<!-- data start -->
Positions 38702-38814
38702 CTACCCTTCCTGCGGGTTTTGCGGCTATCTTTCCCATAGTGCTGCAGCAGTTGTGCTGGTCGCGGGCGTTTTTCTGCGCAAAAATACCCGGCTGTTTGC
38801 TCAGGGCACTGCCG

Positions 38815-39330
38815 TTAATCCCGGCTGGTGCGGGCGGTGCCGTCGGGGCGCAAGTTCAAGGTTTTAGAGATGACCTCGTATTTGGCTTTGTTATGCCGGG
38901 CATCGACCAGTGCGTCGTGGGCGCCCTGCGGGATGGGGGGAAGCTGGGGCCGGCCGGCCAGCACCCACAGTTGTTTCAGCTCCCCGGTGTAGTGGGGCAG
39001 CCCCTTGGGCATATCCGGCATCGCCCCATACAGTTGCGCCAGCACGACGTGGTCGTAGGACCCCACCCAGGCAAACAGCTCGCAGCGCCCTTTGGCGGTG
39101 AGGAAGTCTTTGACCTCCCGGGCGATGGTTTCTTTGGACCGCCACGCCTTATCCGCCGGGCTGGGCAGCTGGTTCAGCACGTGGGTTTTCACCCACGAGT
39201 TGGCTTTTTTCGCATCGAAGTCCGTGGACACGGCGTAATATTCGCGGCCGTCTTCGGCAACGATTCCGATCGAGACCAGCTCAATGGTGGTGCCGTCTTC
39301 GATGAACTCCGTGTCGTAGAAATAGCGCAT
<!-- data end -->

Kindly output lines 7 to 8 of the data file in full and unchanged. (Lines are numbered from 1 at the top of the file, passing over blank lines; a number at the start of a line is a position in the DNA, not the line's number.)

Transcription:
39001 CCCCTTGGGCATATCCGGCATCGCCCCATACAGTTGCGCCAGCACGACGTGGTCGTAGGACCCCACCCAGGCAAACAGCTCGCAGCGCCCTTTGGCGGTG
39101 AGGAAGTCTTTGACCTCCCGGGCGATGGTTTCTTTGGACCGCCACGCCTTATCCGCCGGGCTGGGCAGCTGGTTCAGCACGTGGGTTTTCACCCACGAGT